Legislature(2017 - 2018)BELTZ 105 (TSBldg)
02/13/2018 01:30 PM LABOR & COMMERCE
Note: the audio and video recordings are distinct records and are obtained from different sources. As such there may be key differences between the two. The audio recordings are captured by our records offices as the official record of the meeting and will have more accurate timestamps. Use the icons to switch between them.
Download Mp3. <- Right click and save file as
Download Video part 1. <- Right click and save file as
* first hearing in first committee of referral
= bill was previously heard/scheduled
= bill was previously heard/scheduled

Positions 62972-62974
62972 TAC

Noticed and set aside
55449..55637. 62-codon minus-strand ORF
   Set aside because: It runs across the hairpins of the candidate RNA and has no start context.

ALASKA STATE LEGISLATURE SENATE LABOR AND COMMERCE STANDING COMMITTEE February 13, 2018 1:32 p.m. MEMBERS PRESENT Senator Mia Costello, Chair Senator Kevin Meyer Senator Gary Stevens Senator Berta Gardner Senator Peter Micciche MEMBERS ABSENT All members present COMMITTEE CALENDAR SPONSOR SUBSTITUTE FOR SENATE BILL NO. 108 "An Act relating to the State Medical Board; relating to the licensing of physicians, osteopaths, and podiatrists; relating to the certification of medical assistants; relating to the practice of medicine; relating to the practice of podiatry; relating to the practice of osteopathy; relating to assault of a medical professional; and providing for an effective date." - MOVED SSSB 108 OUT OF COMMITTEE SENATE BILL NO. 160 "An Act relating to the regulation of broadband Internet; and making certain actions by broadband Internet service providers unlawful acts or practices under the Alaska Unfair Trade Practices and Consumer Protection Act." - HEARD & HELD HOUSE BILL NO. 18 "An Act relating to race classics." - MOVED HB 18 OUT OF COMMITTEE PREVIOUS COMMITTEE ACTION BILL: SB 108 SHORT TITLE: MEDICAL CARE/LICENSING/MEDICAL BOARD SPONSOR(s): SENATOR(s) GIESSEL 04/07/17 (S) READ THE FIRST TIME - REFERRALS 04/07/17 (S) L&C, FIN 01/18/18 (S) SPONSOR SUBSTITUTE INTRODUCED-REFERRALS 01/18/18 (S) L&C, FIN 02/13/18 (S) L&C AT 1:30 PM BELTZ 105 (TSBldg) BILL: SB 160 SHORT TITLE: BROADBAND INTERNET: NEUTRALITY/REGULATION SPONSOR(s): SENATOR(s) BEGICH 01/24/18 (S) READ THE FIRST TIME - REFERRALS 01/24/18 (S) L&C, STA 02/13/18 (S) L&C AT 1:30 PM BELTZ 105 (TSBldg) BILL: HB 18 SHORT TITLE: RACE CLASSICS SPONSOR(s): REPRESENTATIVE(s) ORTIZ 01/18/17 (H) PREFILE RELEASED 1/9/17 01/18/17 (H) READ THE FIRST TIME - REFERRALS 01/18/17 (H) L&C, FIN 01/30/17 (H) L&C AT 3:30 PM BARNES 124 01/30/17 (H) Heard & Held 01/30/17 (H) MINUTE(L&C) 02/03/17 (H) L&C AT 3:15 PM BARNES 124 02/03/17 (H) Moved HB 18 Out of Committee 02/03/17 (H) MINUTE(L&C) 02/06/17 (H) L&C RPT 6DP 1NR 02/06/17 (H) DP: STUTES, WOOL, JOSEPHSON, BIRCH, KNOPP, KITO 02/06/17 (H) NR: SULLIVAN-LEONARD 02/10/17 (H) FIN REFERRAL WAIVED 02/13/17 (H) TRANSMITTED TO (S) 02/13/17 (H) VERSION: HB 18 02/15/17 (S) READ THE FIRST TIME - REFERRALS 02/15/17 (S) CRA, L&C 03/28/17 (S) CRA AT 3:30 PM BELTZ 105 (TSBldg) 03/28/17 (S) Heard & Held 03/28/17 (S) MINUTE(CRA) 04/04/17 (S) CRA AT 3:30 PM BELTZ 105 (TSBldg) 04/04/17 (S) Heard & Held 04/04/17 (S) MINUTE(CRA) 04/13/17 (S) CRA AT 3:30 PM BELTZ 105 (TSBldg) 04/13/17 (S) Moved SCS HB 18(CRA) Out of Committee 04/13/17 (S) MINUTE(CRA) 04/14/17 (S) CRA RPT SCS 2DP 2NR SAME TITLE 04/14/17 (S) DP: BISHOP, STEDMAN 04/14/17 (S) NR: GARDNER, MACKINNON 02/13/18 (S) L&C AT 1:30 PM BELTZ 105 (TSBldg) WITNESS REGISTER SENATOR CATHY GIESSEL Alaska State Legislature Juneau, Alaska POSITION STATEMENT: Sponsor of SB 108. DR. DANNY ROBINETTE, MD., Chief Medical Officer Fairbanks Memorial Hospital and Tanana Valley Clinic Fairbanks, Alaska POSITION STATEMENT: Offered supporting testimony for SB 108 KIRA BOYD, Chief Operating Officer ALGONE Wasilla, Alaska POSITION STATEMENT: Testified in support of SB 108. BRYAN FARTHING, President Alaska Academy of Physician Assistants (PA) Anchorage, Alaska POSITION STATEMENT: Expressed concern that physician assistants aren't always included when physicians and other medical professionals are listed in SB 108. FRED PARADY, Deputy Commissioner Department of Commerce, Community and Economic Development Juneau, Alaska POSITION STATEMENT: Provided information and answered questions related to SB 108. JANEY MCCULLOUGH, Director Corporations, Business & Professional Licensing Department of Commerce, Community and Economic Development Juneau, Alaska POSITION STATEMENT: Answered questions related to SB 108. SENATOR TOM BEGICH Alaska State Legislature Juneau, Alaska POSITION STATEMENT: Sponsor of SB 160. SYNDEY LIENEMANN, PhD. Staff Senator Tom Begich Alaska State Legislature Juneau, Alaska POSITION STATEMENT: Provided information related to SB 160 on behalf of the sponsor. JEANIE PIERCE, representing self Kasilof, Alaska POSITION STATEMENT: Testified in support of SB 160. DON MCNAMARA, representing self Homer, Alaska POSITION STATEMENT: Testified in support of SB 160. DONNA RAE FAULKNER, representing self Homer, Alaska POSITION STATEMENT: Testified in support of SB 160. TARA RICH, Legal and Policy Director American Civil Liberties Union (ACLU) of Alaska Juneau, Alaska POSITION STATEMENT: Testified in support of SB 160. REPRESENTATIVE ORTIZ Alaska State Legislature Juneau, Alaska POSITION STATEMENT: Sponsor of HB 18. KATRINA MITCHELL, Gaming Group Manager Tax Division Department of Revenue Juneau, Alaska POSITION STATEMENT: Answered questions related to HB 18. CHELSEA GOUCHER, President Board of Directors Greater Ketchikan Chamber of Commerce Ketchikan, Alaska POSITION STATEMENT: Testified in support of HB 18. ACTION NARRATIVE 1:32:08 PM CHAIR MIA COSTELLO called the Senate Labor and Commerce Standing Committee meeting to order at 1:32 p.m. Present at the call to order were Senators Stevens, Micciche, Gardner, and Chair Costello. Senator Meyer arrived soon thereafter. SB 108-MEDICAL CARE/LICENSING/MEDICAL BOARD 1:33:10 PM CHAIR COSTELLO announced the consideration of SB 108. 1:33:36 PM SENATOR CATHY GIESSEL, Alaska State Legislature Juneau, Alaska, sponsor of SB 108, introduced the legislation speaking to the following sponsor statement: Senate Bill 108 is a streamlining bill which will improve the licensing process for physicians in Alaska. Outdated and overly cumbersome statutes and regulations are interfering with the ability of our medical community to meet the needs of Alaskans because of delays of licensure that negatively impact both doctors and patients. A fully qualified doctor in good standing should not be required to wait months to obtain a license to serve our state. The Alaska State Medical Board has requested this legislation so they may expeditiously and responsibly issue licenses to physician applicants. SB 108 gives the executive secretary of the State Medical Board expanded authority to review and issue licenses to applicants with uncomplicated applications. With a better system in place DCCED and the State Medical Board will be able to respond more efficiently at a time when healthcare access is of great concern in our state. SB 108 will authorize the board's executive secretary to grant licenses to qualified applicants for a permanent medical license, a temporary permit, or a locum tenens permit. It will also authorize the board to designate a board member to grant temporary permits to qualified applicants. [Sections 10 and 11] The bill outlines exceptions to that authority such as a suspended or revoked license or other special circumstances that would necessitate a full board review. The bill creates a new category of certified medical assistants who will perform additional duties in medical settings. The Board will set criteria for educational requirements, certification, renewal and revocations for Certified Medical Assistants. The bill provides for physician delegation of specific, routine activities to unlicensed personnel working in physician offices. [Sections 3, 6, and 13] SENATOR GIESSEL advised that licenses are currently issued within two months but just five percent of the applications are complete when they're submitted. That has contributed to the current backlog of about 290 applications. Also, the number of applicants has increased markedly, largely due to telemedicine applicants. She reminded members that any physician who provides care through telemedicine must be licensed in the state. 1:40:41 PM SENATOR GIESSEL explained that the request for the new category of "certified medical assistant" came from pain management doctors who need an assistant in the office who can look at the prescription drug monitoring program (PDMP) for them. She reminded members that when the legislature crafted the opioid bill it required licensure to look at the database. In practice this takes a lot of time in a physician's day. Certifying medical assistants provides a solution. The board will outline the criteria for certification in regulation. [Sections 4 and 5] Section 12 provides a penalty for anyone practicing as a CMA without a license. SENATOR GIESSEL said the State Medical Board and DCCED's Division of Corporations, Business and Professional Licensing support the bill. 1:43:27 PM CHAIR COSTELLO recognized that Senator Meyer joined the committee some time ago. SENATOR MICCICHE asked if it's typical that Section 3 leaves the definition for "routine medical duties" to the board instead of putting it in the bill. SENATOR GIESSEL said it's logical; similar authority is given to the Board of Nursing that also delegates to unlicensed assisted personnel. The board knows exactly which routine medical duties would be appropriate for an unlicensed person to do. SENATOR MICCICHE asked if the statutes allow an applicant who meets the qualifications to receive a temporary permit. SENATOR GIESSEL said yes. The bill allows the executive administrator or a board designee to issue the temporary license. 1:45:34 PM SENATOR STEVENS said he assumes the executive administrator would be carefully chosen, but it sounds a little loose to then extend authority to another person. SENATOR GIESSEL said the Board of Medicine in collaboration with the Division of Corporations, Business and Professional Licensing hires the executive administrator. It is generally a rigorous process and there are qualifying criteria for the individual that's hired. She added that it was the board that wanted the additional board member who could act if the executive administrator were absent. SENATOR STEVENS said he was reading on page 4 where it says, "allow another person designated by the board." He asked if that was in the bill because it doesn't say another board member. 1:47:13 PM At ease 1:47:47 PM CHAIR COSTELLO reconvened the meeting. SENATOR GIESSEL explained that the board requested the language and may have been thinking of delegating the authority to the licensing examiner who also scrutinizes applications. She added that the Board of Medicine is extremely careful about who receives licensure. She said this pertains to a temporary permit and she is confident in the board's judgement. SENATOR STEVENS summarized it is not a willy-nilly appointment of someone off the street. It's someone with qualifications and background. 1:49:19 PM CHAIR COSTELLO opened public testimony for SB 108. 1:49:34 PM DR. DANNY ROBINETTE, Chief Medical Officer, Fairbanks Memorial Hospital and Tanana Valley Clinic, Fairbanks, Alaska, advised that the hospital has experienced periodic delays in getting physicians licensed. On three occasions in the past two years this has resulted in physician candidates accepting positions out of state because they needed a paycheck. A surgeon currently on staff had to wait eight months for his license. He said each candidate should be rigorously screened and those with issues should receive closer scrutiny and take more time. However, the process should be streamlined so that clean, unblemished candidates are not unduly held up causing good physicians to accept positions in other states. SENATOR STEVENS asked if there could be any justification for holding up an application for eight months. DR ROBINETTE said it could certainly be justified in some instances, but not the case he mentioned. SENATOR STEVENS asked if his belief was that this would speed the process while giving the board time to investigate concerns and red flags. DR. ROBINETTE said yes; the statute and regulations clearly define the things that constitute a clean application. There shouldn't be a timeline that rushes an application that isn't clean. 1:53:59 PM SENATOR MICCICHE read questions and answers about processing times from the legislative research document titled "State Medical Licensing Timeframes. He said it looks like the requirements for a temporary permit are the same as the requirements for a regular license, which makes him wonder about the timesaving. DR. ROBINETTE deferred a full answer to the board. He didn't know all the details for issuing a temporary permit, but Fairbanks Memorial Hospital typically issues temporary privileges to someone with a clean application and for exigent patient care reasons. SENATOR MICCICHE asked if someone from the board was available. CHAIR COSTELLO said she didn't see anyone from the board online but would try to get an answer before the end of the meeting. 1:56:16 PM KIRA BOYD, Chief Operating Officer, ALGONE, Wasilla, Alaska, testified in support of SB 108. She explained that the clinic offers regenerist medicine, interventional pain management, and dependency therapy with a focus on opioid use disorders. The clinic regularly treats a high-needs, high-touch patient population and is faced with high overhead costs, particularly because specialty providers often require lucrative compensation packages to lure them to the state. She said ALGONE has a team of over 40 medical assistants who team up with the providers to take care of the high-needs, high- touch patients. However, existing statute relating to opioid oversight and implementation of the PDMP has made these care teams dramatically less efficient. ALGON sought immediately to find the solution and eventually looked at other states that license medical assistants. They were able to send model legislation to the sponsor's staff. ALGON fully supports SB 108 and wants the committee to know that the process works. MS BOYD said the State Medical Board expressed concern about cost and resources to get medical assistants licensed. However, the choice is to either create an efficient system for licensing or require clinics to hire more nurses and pass that cost on to the already overburdened health care consumers. She said SB 108 is the solution that Alaska needs now. SENATOR STEVENS asked how many of the 40 currently unlicensed medical assistants would become certified should SB 108 pass. MS. BOYD said not all ALGON's medical assistants are unlicensed, but in a perfect world all their medical assistants would become certified. SENATOR STEVENS said he thought that certifying medical assistants was new. MS. BOYD clarified that some but not all ALGON medical assistants are certified. The ones that are not certified are not currently able to assist providers by looking at the PDMP database. 2:00:31 PM At ease 2:01:13 PM CHAIR COSTELLO reconvened the meeting and continued with public testimony on SB 108. 2:01:22 PM BRYAN FARTHING, President, Alaska Academy of Physician Assistants (PA), Anchorage, Alaska, said he appreciates the work that's been done on SB 108, but the PA community is concerned that when physicians and other medical professionals are listed in the bill physician assistants aren't always included. 2:03:10 PM FRED PARADY, Deputy Commissioner, Department of Commerce, Community and Economic Development (DCCED), said the workload of the State Medical Board has increased dramatically, primarily due to telemedicine legislation. In 2015 the application processing backlog reached an average of six months. Telemedicine companies were coming in to license 100 doctors at a time. Complaints came in from applicants and medical companies and the responding to those complaints was time consuming. MR. PARADY said the division processed 22 percent more medical licenses and 31 percent more nursing licenses last year than the year before and they've already received more this fiscal year to date than the entire previous year. Through the budget process and previous legislation, the division has been able to devote more staff to these programs. They have added two new PCNs that are paid by licensing fees and they went through a triage process to reduce the backlog. They also initiated a strategic planning process to streamline the application process for health care professions. That was identified as the highest priority. He shared the results of that hard-working team. The strategic planning process included a comprehensive examination of the application process to identify barriers or obstacles ("rubs"). Twenty-seven were identified. He directed attention to a handout and explained that the department requires applicants to send certified and true copies of their diploma and all certificates. The question the team asked was whether certified and true copies were necessary when verification was already required. He said rub 17 is specifically germane to the bill; it is the requirement that every application needs to be approved by the executive administrator. Considering the number of applications the department moves forward, waiting for approval can be time consuming both at the executive director and at the board level. The board might meet just once every three months. Rub 22 is that the board needs to review every file, even those that have no discrepancies. What SB 108 proposes is to delegate that authority. In answer to Senator Steven's question about delegation, he clarified that is an active delegation of authority to another board member or the director or deputy director of the division. CHAIR COSTELLO asked Mr. Parady to send a copy of the handout to the committee aide. MR. PARADY agreed. He continued to explain that the strategic planning process continued as the team evaluated the cause of each problem, determined whether it served a public safety need, and whether the process needed to be updated or simplified. In response to those 27 rubs the department initiated a three- pronged approach to implement solutions that would streamline the licensure process. The first prong was to make small changes through board regulations. Specific to SB 108, the State Medical Board proactively scrubbed its regulations. He cited an example of a regulation that served no public safety need. The second prong of the streamlining strategy adds two features to the technology platform. The first makes the online application process like the one used for the permanent fund dividend. The user cannot advance until the question is answered. The second implements a tracker so the applicant can see the progress of their application and what a holdup might be. Rollout of this technology enhancement is anticipated in March. The third prong of the streamlining strategy is a change in the statutes that would improve license processing times while continuing to ensure public safety. The minor changes in SB 108 will allow the State Medical Board to grant additional authority to the executive administrator to issue licenses that meet the strictest guidelines and allow further delegation to supervisors to expedite and issue temporary licenses. The bill also closes the loop with the prescription drug monitoring program (PDMP) by certifying medical assistants so they are eligible to access that database for the doctor. MR. PARADY concluded his comments emphasizing that the department is focused and attentive to these issues. "We've been hard at work on those granular details where we can better serve the public and, ultimately, better serving these professionals better serves Alaska citizens." 2:13:00 PM SENATOR MICCICHE asked 1) why there is a temporary permit and 2) if the temporary permit satisfies the requirements of the other permits why it is still considered temporary. 2:13:20 PM JANEY MCCULLOUGH, Director, Corporations, Business & Professional Licensing, Department of Commerce, Community and Economic Development (DCCED), Juneau, Alaska, said a temporary permit is a way of getting an applicant to work as fast as possible. Currently the executive administrator can approve a temporary license and the formal full license is issued after the board meets and approves every license. SENATOR MICCICHE said his point is that other than the board action, the requirements are no less rigorous for a temporary license. MS. MCCULLOUGH confirmed that other than the board approval, the criteria for a temporary license is the same as for a full license. CHAIR COSTELLO asked Mr. Parady if he shared the creative new application tracking process with other departments. MR. PARADY said he'd be happy to share but he wanted to make certain it operates correctly first. If it's successful, it will next be rolled out across the department's 43 license groups. 2:15:51 PM CHAIR COSTELLO closed public testimony on SB 108. 2:16:09 PM SENATOR MEYER moved to report SB 108, version U, from committee with individual recommendations and attached fiscal note(s). CHAIR COSTELLO announced that without objection, SB 108 moves from the Senate Labor and Commerce Standing Committee. 2:16:31 PM At ease SB 160-BROADBAND INTERNET: NEUTRALITY/REGULATION 2:19:53 PM CHAIR COSTELLO reconvened the meeting and announced the consideration of SB 160. SENATOR TOM BEGICH, Alaska State Legislature Juneau, Alaska, sponsor of SB 160, introduced the legislation speaking to the following sponsor statement. SB 160 would require Internet Service Providers (ISPs) who provide broadband Internet to Alaskans to engage in the practice of net neutrality. The bill would make sure all data on the Internet is treated equally. It would protect small businesses from uncompetitive practices and guarantee unrestricted Internet access for all Internet users. Without net neutrality, ISPs may legally speed up certain sites, slow down others, block sites all together, and require certain users to pay more for Internet fast lanes. The elimination of net neutrality gives ISPs the power to determine what websites consumers could visit and what content website creators could share. Allowing ISPs to discriminate based on content undermines a free and open Internet. On multiple occasions, millions of Americans have publicly commented in favor of protecting net neutrality and have spoken out against the recent Federal Communications Commission order to eliminate net neutrality rules implemented in 2015. The internet is a modern necessity for individuals and businesses. Net neutrality is widely supported by consumer rights groups, privacy groups, and businesses organizations. This bill would ensure that the Internet remains a platform for economic competition and free communication. SENATOR BEGICH thanked the committee for passing SJR 12. The resolution relates to net neutrality and SB 160 moves the issue to the local level. He explained that net neutrality means that an internet service provider (ISP) is not able to decide what an individual does on the internet and cannot block content or slow the service. 2:22:23 PM SENATOR BEGICH read the following excerpts from Fast Facts for Conservatives on Net Neutrality by the Christian Coalition to illustrate that net neutrality affects everyone regardless of their beliefs: "Net neutrality" policies helped create the most free and fair marketplace in history, allowing consumers to choose the winners and losers in a competitive marketplace. This resulted in the best ideas, products and services rising to top. The new regulations will leave consumers with less choice and our economy with less innovation and competition. Without equality of access, such innovation would be diminished at best, or perhaps even begin to move to competing countries in the world economy. The new FCC regulations set the cable and phone companies up to become the equivalent of the mafia to the Internet. Today, consumers dictate the evolution of the Internet. Under the new regulations, cable and phone companies will be making the decisions. And their decisions will not be made based on quality, but rather on who pays the most "protection money" to be protected from the competition of a truly free marketplace. To the question of whether the bill preempts federal law, Senator Begich said the state has repeatedly questioned the federal government's authority to dictate to the state. Some of the issues on which the state pushed back were navigable rivers, coastlines, and hunting and fishing rights. In each instance the legislature sought to protect the rights of Alaskans first and then let the courts decide when it was ambiguous. On the issue of net neutrality, it is unclear whether it is or is not ambiguous. Over 30 states are considering or have introduced similar legislation. This sends a message to Washington, D.C. SENATOR BEGICH said this issue should be decided at the federal level and an Alaska ISP agrees. His office also agrees that the Alaska Legislature should send a message to the Alaska delegation, just as it did with the resolution [SJR 12] that it is willing to act and protect Alaskans. The internet has always been and should always be a platform for free speech and free enterprise. It should not be up to ISPs to pick the winners and losers. Labor and Commerce is the Senate's committee on the economy and innovation and this committee should speak with the strongest voice on all the issues that could threaten the economy or innovation. 2:26:45 PM SENATOR STEVENS asked who could be opposed to this legislation. SENATOR BEGICH said he can't imagine reasonable people would be opposed to it, but the record shows that very large ISPs would oppose it. CHAIR COSTELLO read the language on page 1, lines 7-9, and asked if this is already being publicly disclosed and the meaning of "accurate information." 2:29:31 PM SYNDEY LIENEMANN, PhD., Staff, Senator Tom Begich, Alaska State Legislature, Juneau, Alaska Juneau, Alaska, said the FCC requires internet providers to make public the things listed in subsection (a). The state Consumer Protection Board does not currently require public disclosure. CHAIR COSTELLO asked for a list of the states that have passed or are contemplating legislation similar to SB 160, and who drafted the bill. SENATOR BEGICH agreed to provide the list. He advised that Legislative Legal drafted the bill based on Washington State law. CHAIR COSTELLO referred to the language on page 3, lines 8-9, and asked what the ramification would be if a company did not publicly disclose accurate information. SENATOR BEGICH said they'd be taken to court by the Consumer Protection Bureau. CHAIR COSTELLO asked him to talk about the difference between the legislature communicating through a resolution versus statutory changes. SENATOR BEGICH explained that the resolution instructs the Congressional delegation to act within the prescribed window and reject the new federal regulation. If that were to happen the bill would be moot. SB 160 is a backup plan that sets a model and a template for legislation at the federal level. That's where the decision ultimately should be made. DR. LIENEMANN advised that the Congressional Review Act allows Congress to reject new regulations within 60 days of publication in the federal registry. To date the FCC has not published that regulation. 2:34:48 PM SENATOR MEYER opined that this should be done at the federal level. He posited that Alaska could be disadvantaged if individual states pass laws and large ISPs decide to go only to those states that have the largest populations. SENATOR BEGICH said he believes that passing SB 160 could improve the ability of providers like ACS and GCI to compete because they would be required to offer Alaskans broader content than an outside competitor that isn't bound by net neutrality. Second, the bill sets an example and a template for the federal government to follow. Marijuana, marriage, and federal land issues have been driven by action at the state level. "We have a chance to be a leader in this process and I think we should." 2:36:36 PM SENATOR STEVENS asked him to talk about the FCC decision and what that commission thought it was accomplishing. SENATOR BEGICH explained that when the internet was in its infancy it was regulated like a telephone call under Title I of the FCC Act. This is fairly light-touch on the regulatory spectrum. Regulation under Title II was used for information sources and information services that one might want to store or keep and download. While the internet was developing, a series of actions took place that led the FCC to realize it needed to attempt to more fully regulate the internet under Title I. One example was when Comcast forced Netflix to compromise to ensure smooth content delivery. In 2010 the FCC attempted further regulation under Title I and in 2014 a federal district court judge in Washington, D.C. rejected the attempt. The FCC moved the regulation of the internet to Title II in 2015. This time the judge agreed with the FCC that Title II was a more appropriate place to regulate the industry to ensure content neutrality. In November 2017 there was indication that the FCC was about to make a change. Millions of pro and con statements were sent to the FCC, many of which were falsified on both sides. The FCC was urged to hold the decision. Governor Walker wrote to urge the FCC to examine the issue further. However, the chair of the FCC chose to move forward in late December 2017 and returned the internet to the light-touch regulatory framework. Experience shows that is not a way to protect net neutrality, he said. SENATOR STEVENS asked how members voted. SENATOR BEGICH said it passed by one vote. CHAIR COSTELLO added that the vote was 4:3. 2:40:16 PM CHAIR COSTELLO opened public testimony on SB 160. 2:40:32 PM JEANIE PIERCE, representing self, Kasilof, Alaska, testified in support of SB 160. Responding to Senator Steven's query, she said Sinclair Broadcasting doesn't like net neutrality. She said this issue is about whether consumers can trust the FCC to act in the best interest to maintain the free, open, and neutral internet that consumers have enjoyed for decades. To roll back net neutrality protections would allow ISPs to give preferential treatment to certain users to the detriment of others. She emphasized that everyone should be treated equally. She urged members to, "Do what's right for the Alaska citizens, not what's best for your political party's interest." 2:44:51 PM DON MCNAMARA, representing self, Homer, Alaska, testified in support of SB 160. He said he is in favor of a free and open internet and agrees with the previous speaker. 2:45:27 PM DONNA RAE FAULKNER, representing self, Homer, Alaska, testified in support of SB 160. She said she supports a free and open internet and everything the sponsor said to the committee. She appreciates SB 160 and hopes it passes. 2:45:47 PM TARA RICH, Legal and Policy Director, American Civil Liberties Union (ACLU) of Alaska, Juneau, Alaska, said it would be shocking and abhorrent if a telephone company could detect who you were talking to or the subjects you were talking about. Similarly, everyone would be up in arms if a telephone company were to intentionally drop or block calls based on subject matter. Because it is possible for internet companies to track what people look at and what they do on the internet, net neutrality is important to prevent an ISP from slowing or blocking content. This has happened in the past on more than one occasion. In 2007 Comcast saw its business model threatened and throttled a peer-to-peer sharing network called BitTorrent. Young people primarily used it to download free movies, but it is also used for open content such as trade manuals and videos. Video sharing has since proliferated throughout the internet and net neutrality prevents an identical throttling situation. It's a matter of letting the market forces work. She said net neutrality is also a free speech issue. Today the internet is used extensively for work and entertainment, but freedom of expression isn't worth much when the fora where people are having those conversations are not themselves free. MS. RICH said there isn't agreement about whether federal law would preempt legislation such as SB 160. Given that lack of consensus, the ACLU believes the courts should decide the issue rather than trying to preempt it legislatively. She recommended looking at Portugal's internet plan to see what a world without net neutrality looks like. It's a stark image, she said. 2:50:56 PM SENATOR STEVENS asked if a court case was underway. MS. RICH said 22 state attorneys general have filed suit related primarily to the FCC process during public comment. It also challenges whether the FCC would need to create an entirely new regulatory scheme rather than just eliminating the prior one. Mozilla, the Free Press and others have lawsuits pending waiting for the law to take effect and be published on the federal register. SENATOR STEVENS commented it's likely to take years and years. MS. RICH agreed that was a possibility. SENATOR MICCICHE said he supports net neutrality and the resolution but this legislation seems premature. He asked if she would agree that Congress probably supports net neutrality. MS. RICH said she believes that SB 160 would encourage Congress to overturn the FCC's open internet order of December 2017. It would certainly show the Alaska delegation that Alaska is united on the issue. SENATOR MICCICHE opined that the bill would be completely unenforceable outside of state lines and the issue is larger than that. MS. RICH agreed that the Alaska Legislature can't regulate companies that have no business in Alaska. Alaskans would also be affected if GCI or ACS uses Comcast's cables through peering agreements to transmit Netflix and other video to Alaska. She said states should present a united front; 30 states have introduced or are contemplating similar legislation. SENATOR MICCICHE shared a personal example to illustrate that internet use is tracked. He asked if the ACLU considers and is concerned that it's unconstitutional under Alaska's privacy clause. "How much right do we have to push back as a state on those larger privacy issues?" MS. RICH said the ACLU of Alaska is about to launch the Alaska Privacy Project that looks directly at those issues. She said there are privacy implications with the way net neutrality would be enforced that are relevant to the privacy clause of the constitution. The ISP would need to know what people are accessing to be able to block or throttle it. 2:58:14 PM CHAIR COSTELLO closed public testimony on SB 160 and held the bill in committee. HB 18-RACE CLASSICS 2:58:50 PM CHAIR COSTELLO announced the consideration of HB 18. [SCS HB 18(CRA) was before the committee.] 2:59:04 PM REPRESENTATIVE DAN ORTIZ, Alaska State Legislature, Juneau, Alaska, sponsor of HB 18, said this bill is necessary for the Ketchikan Greater Chamber of Commerce to be eligible to obtain a race classic permit. The category "race classic" is so narrowly defined in statute it only provides for the Mount Marathon Race held by the Seward Chamber of Commerce. The Ketchikan Chamber would like to obtain a permit for a non-motorized boat race beginning in Port Townsend, Washington and ending in Ketchikan, Alaska. The bill was amended in the Senate Community and Regional Affairs Committee expanding the scope to allow other communities to permit race classics. 3:01:13 PM SENATOR MEYER asked if he supports the CRA amendment to broaden the scope of the bill. REPRESENTATIVE ORTIZ said the Ketchikan Chamber would rather not have the amendment, but the chair of the CRA committee did not want to address this issue multiple times when different communities wanted to put on a race classic. As sponsor, he said his interest is seeing the bill move forward, even with the amendment. SENATOR MEYER expressed concern that the amendment makes the definition overly broad, which could have unforeseen consequences. CHAIR COSTELLO said she shares that concern. There's a reason that the legislature goes through an approval process. 3:03:22 PM SENATOR MICCICHE stated support for the original intent of HB 18. SENATOR MEYER asked the sponsor if he would support the committee returning to the original version of the bill. REPRESENTATIVE ORTIZ replied, "I'd be perfectly fine with that." SENATOR MEYER asked if he said that the sponsor of the amendment supported the bill with or without the amendment. REPRESENTATIVE ORTIZ replied he couldn't speak for the sponsor of the amendment. 3:05:02 PM At ease 3:06:26 PM CHAIR COSTELLO reconvened the meeting and asked Ms. Mitchell why classics and games of skill and chance must come before the legislature for authorization. She also asked if the administration had any concerns with the Senate CRA amendment. 3:07:15 PM KATRINA MITCHELL, Gaming Group Manager, Tax Division, Department of Revenue, Juneau, Alaska, explained that statute defines a variety of classics. Some like the Nenana Ice Classic are limited to certain organizations while others like the Crane Classic are open to any organization. CHAIR COSTELLO asked how many communities or organization have taken advantage of the Crane Classic authorization. MS. MITCHELL said the Crane Classic is defined as a game of chance in which a money prize is awarded for the closest guess of the arrival time of the first Sandhill Crane to a specific location. Any organization that holds a gaming permit can conduct a Crane Classic. Other classics such as the Cabbage Classic, the Deepfreeze Classic, and the Goose Classic statutorily limit the authority to conduct the classic to a certain organization. Any organization that holds a gaming permit could choose to hold a classic every year, if it is not specific to an organization. CHAIR COSTELLO asked if the Greater Ketchikan Chamber of Commerce currently holds a gaming permit or if the bill gives permission to hold that classic. MS. MITCHELL said she presumes the chamber already holds a gaming permit to hold yearly raffles. Should the bill pass, they would check "raffle and race classic" on the annual permit request. CHAIR COSTELLO asked if she would advise the committee to limit the scope of the proposed race classic. She thought she understood the rationale for the amendment but doing it in the bill may complicate matters. MS. MITCHELL said just nonprofit organizations and municipalities are authorized to apply for and hold a gaming permit, which limits the field of participants. About 1,000 permits are issued a year. Expanding the field means that more than one organization that holds a gaming permit would be allowed to put on a race classic if it wanted to. SENATOR MICCICHE stated support for adopting version A that passed the House. CHAIR COSTELLO polled members and determined there was no objection to returning to HB 18, 30-LS0199\A. CHAIR COSTELLO opened public testimony on HB 18, version A. 3:14:16 PM CHELSEA GOUCHER, President, Board of Directors, Greater Ketchikan Chamber of Commerce, Ketchikan, Alaska, stated that HB 18 would be a great help to Ketchikan Chamber. It is primarily funded through membership and works with a budget of under $200,000. She cited the important work underway by the chamber including maritime workforce development, an initiative regarding health care pricing transparency, resource development in timber and mining sectors and most recently an initiative to attract tech workers to Ketchikan and Southeast generally. HB 18 would help the chamber capitalize on the non-motorized boat race between Port Townsend, Washington and Ketchikan, Alaska. It's a race that has already garnered national attention for adventure and sport enthusiasts. SENATOR MEYER offered his understanding that the Ketchikan Chamber didn't care which version of HB 18 passes. MS. GOUCHER clarified that the Ketchikan Chamber asked the sponsor to put forward the original version. 3:17:13 PM CHAIR COSTELLO found no one else who wished to comment and closed public testimony on HB 18. 3:17:18 PM At ease 3:17:47 PM CHAIR COSTELLO reconvened the meeting. 3:17:52 PM SENATOR MEYER moved to adopt HB 18, 30-LS0199\A as the working document. CHAIR COSTELLO found no objection and version A was adopted. 3:18:14 PM SENATOR MEYER moved to report HB 18, 30-LS0199\A, from committee with individual recommendations and attached fiscal note(s). 3:18:30 PM CHAIR COSTELLO found no objection and announced that HB 18, version A, moves from the Senate Labor and Commerce Standing Committee. She noted the fiscal note would change in the next committee of referral, if needed. 3:18:44 PM There being no further business to come before the committee, Chair Costello adjourned the Senate Labor and Commerce Standing Committee meeting at 3:07 p.m.